Fire On the Rocks

On the second Saturday in March Hubs and I set off in the pre-dawn darkness for McElhattan, Pennsylvania to run the Fire On the Rocks 10k trail race. Hoo boy, if we had only known what we were getting ourselves into!

The race was advertised as “a great beginner/intermediate level trail race held at Zindel Park in McElhattan, PA.” I was looking forward to a fun little warm-up for trail racing this spring. I forgot about the devious and cruel nature of trail race directors and their warped sense of humor.

Just as in a race we ran earlier this year, the race director sent an email to runners a week before the race warning of icy, snowy trail conditions. We threw our YakTrax into the car at the last minute before the other race and were very glad we did. When I packed a drop bag the night before Fire on the Rocks, I included my micro-spikes.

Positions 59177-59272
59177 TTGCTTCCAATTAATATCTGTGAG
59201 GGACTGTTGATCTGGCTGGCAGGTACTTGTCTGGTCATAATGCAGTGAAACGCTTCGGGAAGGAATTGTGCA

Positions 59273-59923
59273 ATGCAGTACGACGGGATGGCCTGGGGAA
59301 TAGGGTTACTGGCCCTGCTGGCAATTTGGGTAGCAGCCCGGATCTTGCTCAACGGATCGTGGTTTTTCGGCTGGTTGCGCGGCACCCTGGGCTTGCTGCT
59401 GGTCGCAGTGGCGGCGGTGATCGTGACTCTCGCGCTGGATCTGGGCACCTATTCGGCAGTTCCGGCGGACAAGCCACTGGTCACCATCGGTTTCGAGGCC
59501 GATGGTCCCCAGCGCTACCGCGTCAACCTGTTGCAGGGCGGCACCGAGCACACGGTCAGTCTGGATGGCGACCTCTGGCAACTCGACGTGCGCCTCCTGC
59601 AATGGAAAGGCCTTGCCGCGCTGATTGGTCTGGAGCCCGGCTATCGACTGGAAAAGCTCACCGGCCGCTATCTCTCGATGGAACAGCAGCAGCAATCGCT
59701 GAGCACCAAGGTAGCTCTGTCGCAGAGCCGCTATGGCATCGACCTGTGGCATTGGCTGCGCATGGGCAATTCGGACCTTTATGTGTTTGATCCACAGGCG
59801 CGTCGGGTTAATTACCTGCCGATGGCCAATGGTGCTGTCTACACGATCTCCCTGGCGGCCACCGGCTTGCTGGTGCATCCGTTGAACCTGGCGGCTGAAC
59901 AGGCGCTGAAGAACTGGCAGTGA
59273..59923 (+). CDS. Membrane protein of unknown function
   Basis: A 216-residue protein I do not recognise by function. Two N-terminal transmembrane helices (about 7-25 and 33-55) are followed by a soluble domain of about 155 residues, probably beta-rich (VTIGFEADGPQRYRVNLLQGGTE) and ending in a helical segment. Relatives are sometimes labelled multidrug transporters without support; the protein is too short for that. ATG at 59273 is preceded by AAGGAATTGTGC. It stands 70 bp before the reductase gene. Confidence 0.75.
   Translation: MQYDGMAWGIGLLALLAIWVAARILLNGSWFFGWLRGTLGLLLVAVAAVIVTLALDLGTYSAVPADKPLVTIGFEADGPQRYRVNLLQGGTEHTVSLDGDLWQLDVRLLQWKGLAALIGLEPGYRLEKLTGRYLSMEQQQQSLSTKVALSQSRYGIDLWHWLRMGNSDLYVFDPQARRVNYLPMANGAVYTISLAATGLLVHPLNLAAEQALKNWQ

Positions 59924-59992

Once again, there was no snow on the ground at our house, but the race was 2.5 hours north and west. Despite temperatures in the 60s and 70s for most of the week, we worried about residual snow, especially on north-facing slopes.

We arrived at the designated parking area 45 minutes before the race. There we had a choice between walking the half-mile to the race start or taking a school bus shuttle. We grabbed our bags and opted to walk to stretch our legs. The morning was beautiful, sunny, windless, and cold. The temperature was around 25 degrees.

After arriving at the starting line, we stowed our bags near a pavilion, stood in line for the porta-potty, picked up our race packets, and pinned on our bibs. We finished just in time to hear the pre-race announcements. The race director informed us the trails were 95% ice and snow-free. No spikes were needed.

The race director, a member of the PA Trail Dogs running group, counted backward from 10, and the runners took off.